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Avalanche Probes

A man using an avalanche probe

A probe is essentially a long pole that allows you to locate the exact position of a buried person and the depth at which they are at. This information allows you to set up for the correct depth of dig - saving valuable minutes.

Probes are generally either made of aluminium or carbon fibre. Aluminium keeps the probe light in your pack while it remains rigid enough to penetrate hard snow. Carbon fibre is lighter than aluminium, but it is more expensive and can sometimes require more force to penetrate compacted snowpack.

Length - For a probe to be functional it needs to be at least 2m long. Most skiers tend to go for a 240cm probe that strikes a balance between portability and depth.

Erection System – Almost all probes use a cable system for deployment. The probe is thrown out across the snow and a steel or Kevlar cable, that runs through all the sections of the probes, is pulled taught locking the probe into place.

Ortovox Carbon 240 Superlight Probe

Ortovox's lightest 240 cm probe, is made from carbon for the optimal combination of low weight and high rigidity

A recent development in probe design is Patented Flash Assembly (PFA). This system allows you to open the probe from its cover in one fast and smooth motion, saving a few more vital seconds.

How to use an avalanche probe

Once you have used your transceiver to narrow down the fine position of the victim, mark that spot, erect the probe and thrust it into the snow in concentric circles 25cm between each probe till you hit the buried skier.

It's important to practice erecting your probe so that you know how it works and that this process is second nature to you.

probe spiral search diagram

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Avalanche Shovels

A man and woman using avalanche transceivers

A shovel may sound pretty self-explanatory but it is imperative that it is solid and dependable, in case you ever have to perform a rescue. Shovelling is the most time-consuming phase of the rescue process and needs just as much practice as the other two.

A high-quality shovel blade should be made from aluminium (strong and lightweight) or another type of tough metal alloy. This is preferable to toughened plastic which can bend with a load and retains the possibility of snapping.

The blade may have a straight or serrated edge but either way you want to look for one that has a sharp cutting edge. This will help you penetrate compacted snow and ice, improving your efficiency and recovery time.

Other design features of a blade to take note of are high sidewalls that stop snow slipping, centre and side ridgelines that add rigidity and strength, and a medium to large volume for an optimal and manageable movement of snow.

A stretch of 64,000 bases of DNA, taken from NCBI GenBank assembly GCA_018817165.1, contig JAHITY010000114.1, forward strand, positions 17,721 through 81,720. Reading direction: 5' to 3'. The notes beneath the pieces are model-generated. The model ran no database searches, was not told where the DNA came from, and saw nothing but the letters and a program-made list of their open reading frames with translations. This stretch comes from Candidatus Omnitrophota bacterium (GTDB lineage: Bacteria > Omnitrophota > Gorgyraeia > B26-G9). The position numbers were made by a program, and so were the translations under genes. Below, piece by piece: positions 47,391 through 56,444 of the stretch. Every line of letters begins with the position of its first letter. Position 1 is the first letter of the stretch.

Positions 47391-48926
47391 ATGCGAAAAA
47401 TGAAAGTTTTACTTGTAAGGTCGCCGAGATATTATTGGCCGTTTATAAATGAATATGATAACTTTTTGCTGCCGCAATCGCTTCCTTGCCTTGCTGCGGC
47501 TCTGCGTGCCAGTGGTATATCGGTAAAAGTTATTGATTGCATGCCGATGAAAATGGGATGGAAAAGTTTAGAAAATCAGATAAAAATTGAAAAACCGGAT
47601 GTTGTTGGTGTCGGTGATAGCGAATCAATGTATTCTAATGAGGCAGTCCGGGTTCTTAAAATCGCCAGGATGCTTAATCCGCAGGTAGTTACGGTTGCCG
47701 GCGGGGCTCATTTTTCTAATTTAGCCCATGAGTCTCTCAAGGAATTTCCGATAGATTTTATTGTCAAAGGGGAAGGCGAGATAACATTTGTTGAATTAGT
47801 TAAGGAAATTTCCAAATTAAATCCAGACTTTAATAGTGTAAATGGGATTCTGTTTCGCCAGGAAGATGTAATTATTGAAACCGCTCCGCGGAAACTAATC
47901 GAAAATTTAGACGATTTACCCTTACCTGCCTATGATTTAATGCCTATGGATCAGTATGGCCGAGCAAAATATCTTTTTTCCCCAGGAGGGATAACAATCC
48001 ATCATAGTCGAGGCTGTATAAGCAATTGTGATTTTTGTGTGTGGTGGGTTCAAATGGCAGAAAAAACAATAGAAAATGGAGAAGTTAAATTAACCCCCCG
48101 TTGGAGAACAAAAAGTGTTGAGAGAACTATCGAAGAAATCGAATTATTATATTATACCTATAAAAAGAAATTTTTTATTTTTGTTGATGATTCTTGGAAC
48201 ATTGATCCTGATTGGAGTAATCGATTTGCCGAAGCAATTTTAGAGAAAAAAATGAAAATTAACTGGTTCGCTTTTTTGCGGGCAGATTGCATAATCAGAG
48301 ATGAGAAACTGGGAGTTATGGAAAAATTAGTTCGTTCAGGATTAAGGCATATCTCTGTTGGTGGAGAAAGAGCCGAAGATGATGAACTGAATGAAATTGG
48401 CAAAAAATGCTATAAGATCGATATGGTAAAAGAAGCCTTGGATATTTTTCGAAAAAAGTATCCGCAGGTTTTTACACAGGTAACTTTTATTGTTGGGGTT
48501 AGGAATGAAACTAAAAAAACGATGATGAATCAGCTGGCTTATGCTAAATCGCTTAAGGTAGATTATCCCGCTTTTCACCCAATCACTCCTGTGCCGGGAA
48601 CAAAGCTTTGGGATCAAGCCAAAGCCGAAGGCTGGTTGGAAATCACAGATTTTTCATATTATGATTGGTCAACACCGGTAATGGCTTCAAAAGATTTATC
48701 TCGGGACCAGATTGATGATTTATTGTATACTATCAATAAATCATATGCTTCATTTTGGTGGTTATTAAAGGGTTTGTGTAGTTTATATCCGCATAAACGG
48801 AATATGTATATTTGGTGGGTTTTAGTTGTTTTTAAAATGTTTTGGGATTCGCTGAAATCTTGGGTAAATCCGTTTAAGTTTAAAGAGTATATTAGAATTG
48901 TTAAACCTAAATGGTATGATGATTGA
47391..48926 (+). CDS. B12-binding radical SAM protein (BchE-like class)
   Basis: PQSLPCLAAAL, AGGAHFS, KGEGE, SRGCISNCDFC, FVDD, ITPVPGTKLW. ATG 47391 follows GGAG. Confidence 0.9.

Ortovox Kodiak Shovelr

Ortovox optimised the Kodiak shovel to clear snow as quick and easy as possible

There is a range of handles avalanche shovels come with each with their own benefits:

  • D Handle: the most efficient and effective handle it gives you maximum leverage and grip
  • Hybrid, T Bar handle: slightly lighter and smaller than the D handle it can adapt to a left and right-hand preference
  • T bar handle: the most compact and lightweight handle

Almost all avalanche shovels come with telescopic (aluminium) shafts that click into place, extending the length and leverage of the shovel. When not in use you can dismantle the blade from the shaft to fit the shovel in your pack.

How to use an avalanche shovel

If the buried person is less than one metre below the surface, dig straight down directly downhill of the probe (preserving the victim's current air supply), throwing the snow to the side till you reach them. If they are further than a metre you want to start shovelling downhill of the probe at about 1.5 times of the burial depth i.e a 2m burial depth requires you to start digging 3m downhill of the probe.

Avalanche shovel technique diagram

If you have multiple diggers create a triangle shape with two diggers at the front and a third clearing excess snow. Switch positions when tired and remember to throw the snow to the side.

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For more information on avalanche safety and courses on how to improve your knowledge and technique have a look at Henry's Avalanche or Glenmore Lodge.

If you want any further information or advice please feel free to drop into one of our stores for a chat with our backcountry experts or speak to our online customer service team.